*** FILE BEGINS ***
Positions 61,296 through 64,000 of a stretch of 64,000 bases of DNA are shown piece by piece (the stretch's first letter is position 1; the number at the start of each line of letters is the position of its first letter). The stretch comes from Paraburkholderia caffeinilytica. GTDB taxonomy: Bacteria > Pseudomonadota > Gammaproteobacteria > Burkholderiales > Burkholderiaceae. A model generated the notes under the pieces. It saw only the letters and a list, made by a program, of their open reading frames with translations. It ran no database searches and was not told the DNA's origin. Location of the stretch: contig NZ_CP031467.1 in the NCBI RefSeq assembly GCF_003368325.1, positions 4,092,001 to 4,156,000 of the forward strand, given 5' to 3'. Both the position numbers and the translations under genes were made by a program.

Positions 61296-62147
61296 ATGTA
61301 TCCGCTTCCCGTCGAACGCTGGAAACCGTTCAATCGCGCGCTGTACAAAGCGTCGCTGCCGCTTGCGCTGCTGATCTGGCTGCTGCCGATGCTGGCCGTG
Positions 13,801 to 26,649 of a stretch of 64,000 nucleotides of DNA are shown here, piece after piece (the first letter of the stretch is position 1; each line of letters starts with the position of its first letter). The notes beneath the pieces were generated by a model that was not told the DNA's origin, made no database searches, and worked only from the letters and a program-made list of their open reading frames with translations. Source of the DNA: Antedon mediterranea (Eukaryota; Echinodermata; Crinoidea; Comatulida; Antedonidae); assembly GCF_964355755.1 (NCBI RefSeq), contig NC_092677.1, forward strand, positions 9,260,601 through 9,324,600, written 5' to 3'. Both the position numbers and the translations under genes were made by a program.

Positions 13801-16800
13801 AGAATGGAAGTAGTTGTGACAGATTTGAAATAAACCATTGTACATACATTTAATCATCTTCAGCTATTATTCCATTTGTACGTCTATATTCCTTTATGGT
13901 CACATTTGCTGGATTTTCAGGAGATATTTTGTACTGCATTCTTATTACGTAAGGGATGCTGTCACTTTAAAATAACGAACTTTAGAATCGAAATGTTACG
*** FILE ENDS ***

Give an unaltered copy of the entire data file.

Positions 61,296 through 64,000 of a stretch of 64,000 bases of DNA are shown piece by piece (the stretch's first letter is position 1; the number at the start of each line of letters is the position of its first letter). The stretch comes from Paraburkholderia caffeinilytica. GTDB taxonomy: Bacteria > Pseudomonadota > Gammaproteobacteria > Burkholderiales > Burkholderiaceae. A model generated the notes under the pieces. It saw only the letters and a list, made by a program, of their open reading frames with translations. It ran no database searches and was not told the DNA's origin. Location of the stretch: contig NZ_CP031467.1 in the NCBI RefSeq assembly GCF_003368325.1, positions 4,092,001 to 4,156,000 of the forward strand, given 5' to 3'. Both the position numbers and the translations under genes were made by a program.

Positions 61296-62147
61296 ATGTA
61301 TCCGCTTCCCGTCGAACGCTGGAAACCGTTCAATCGCGCGCTGTACAAAGCGTCGCTGCCGCTTGCGCTGCTGATCTGGCTGCTGCCGATGCTGGCCGTG
Positions 13,801 to 26,649 of a stretch of 64,000 nucleotides of DNA are shown here, piece after piece (the first letter of the stretch is position 1; each line of letters starts with the position of its first letter). The notes beneath the pieces were generated by a model that was not told the DNA's origin, made no database searches, and worked only from the letters and a program-made list of their open reading frames with translations. Source of the DNA: Antedon mediterranea (Eukaryota; Echinodermata; Crinoidea; Comatulida; Antedonidae); assembly GCF_964355755.1 (NCBI RefSeq), contig NC_092677.1, forward strand, positions 9,260,601 through 9,324,600, written 5' to 3'. Both the position numbers and the translations under genes were made by a program.

Positions 13801-16800
13801 AGAATGGAAGTAGTTGTGACAGATTTGAAATAAACCATTGTACATACATTTAATCATCTTCAGCTATTATTCCATTTGTACGTCTATATTCCTTTATGGT
13901 CACATTTGCTGGATTTTCAGGAGATATTTTGTACTGCATTCTTATTACGTAAGGGATGCTGTCACTTTAAAATAACGAACTTTAGAATCGAAATGTTACG